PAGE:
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Written Answers. - Oslo-Paris Commissioners.

Wednesday, 12 June 1996

Dáil Éireann Debate
Vol. 466 No. 7

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 123. Mr. Sargent Information on Trevor Sargent Zoom on Trevor Sargent  asked the Minister for the Environment Information on Brendan Howlin Zoom on Brendan Howlin  the body that is organising the Paris Convention on the prevention of marine pollution from land based sources in 1996; the plans, if any, there are to discuss the French contribution to the radioactivity of the Pacific Ocean at Mururoa and the effects on the people of French Polynesia by the actions of the French Government in testing nuclear weapons less than six months ago; and, if not, his views on whether the Irish Government should contribute towards a convention that could be used as an exercise to mitigate the bad publicity that France received internationally by all with concern for the environment and human rights in view of the £13,000 in the 1996 Estimates to be spent on contributions to international organisations at this convention; and his further views on whether any concerns expressed by the French Government on marine pollution would now be incredulous. [12344/96]

Minister for the Environment (Mr. Howlin): Information on Brendan Howlin Zoom on Brendan Howlin I assume that the Question refers to the annual joint meeting of the Oslo and Paris Commissions which will be held in Oslo from 17 to 21 June 1996. The Commissions, made up of representatives of each of the contracting parties, including Ireland, are responsible for supervising the implementation of the Oslo Convention for the Prevention of Marine Pollution by Dumping from Ships and Aircraft, 1972 and the Paris Convention for the Prevention of Marine Pollution from Land-Based Sources, 1974. The convention have as their objective the protection of the marine environment of the North East Atlantic and the agenda for next week's meeting reflects this regional concern.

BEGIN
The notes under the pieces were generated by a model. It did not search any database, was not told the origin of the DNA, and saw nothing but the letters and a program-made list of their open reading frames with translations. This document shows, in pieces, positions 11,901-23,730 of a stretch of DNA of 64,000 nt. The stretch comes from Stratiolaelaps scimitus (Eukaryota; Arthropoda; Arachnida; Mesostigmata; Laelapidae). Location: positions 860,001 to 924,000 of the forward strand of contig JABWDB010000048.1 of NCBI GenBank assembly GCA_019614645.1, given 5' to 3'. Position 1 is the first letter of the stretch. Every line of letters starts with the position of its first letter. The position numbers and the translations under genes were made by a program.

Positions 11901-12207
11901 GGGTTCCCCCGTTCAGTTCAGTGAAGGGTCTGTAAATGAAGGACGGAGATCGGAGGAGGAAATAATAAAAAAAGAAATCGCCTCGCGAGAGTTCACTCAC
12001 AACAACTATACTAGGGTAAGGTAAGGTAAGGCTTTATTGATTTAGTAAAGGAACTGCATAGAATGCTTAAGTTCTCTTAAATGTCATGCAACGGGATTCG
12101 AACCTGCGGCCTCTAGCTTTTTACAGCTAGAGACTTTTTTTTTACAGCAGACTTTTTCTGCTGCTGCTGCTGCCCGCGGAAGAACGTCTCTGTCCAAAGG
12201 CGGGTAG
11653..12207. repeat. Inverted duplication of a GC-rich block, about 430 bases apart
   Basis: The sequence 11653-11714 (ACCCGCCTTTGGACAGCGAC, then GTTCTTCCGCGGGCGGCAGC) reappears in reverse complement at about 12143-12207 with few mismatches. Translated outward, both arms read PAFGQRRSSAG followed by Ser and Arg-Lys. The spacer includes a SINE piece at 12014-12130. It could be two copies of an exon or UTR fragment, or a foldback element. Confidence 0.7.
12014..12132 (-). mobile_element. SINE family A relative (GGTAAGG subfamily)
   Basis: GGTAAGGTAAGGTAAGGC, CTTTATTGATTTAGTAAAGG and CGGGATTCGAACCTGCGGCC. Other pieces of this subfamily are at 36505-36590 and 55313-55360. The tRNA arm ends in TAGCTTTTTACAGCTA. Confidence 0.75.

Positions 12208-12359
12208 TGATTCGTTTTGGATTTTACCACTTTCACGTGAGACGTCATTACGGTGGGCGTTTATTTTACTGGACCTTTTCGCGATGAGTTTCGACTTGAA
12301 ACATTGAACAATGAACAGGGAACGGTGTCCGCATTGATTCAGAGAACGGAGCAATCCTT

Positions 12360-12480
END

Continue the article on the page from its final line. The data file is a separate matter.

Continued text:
Ireland's participation in these conventions, together with 12 other countries and the European Union, provides a valuable means to co-ordinate strategies to prevent pollution and protect the North East Atlantic. The provision of £13,000 included in the Department's Vote for 1996 is intended to meet this country's share of the annual operational budget of the Paris Commission, including administrative costs of the convention secretariat which is based on London.

As regards French nuclear testing in the Pacific, the Government has consistently raised this matter on a bilateral and multilateral basis, including at EU and UN levels. We welcome the ending [1911] of the recent series of tests and look forward to France's participation in a comprehensive test ban treaty. The Government has also expressed its concern about current nuclear testing by the Chinese authorities and urged adherence by all countries to the test ban treaty which is currently being finalised in Geneva.

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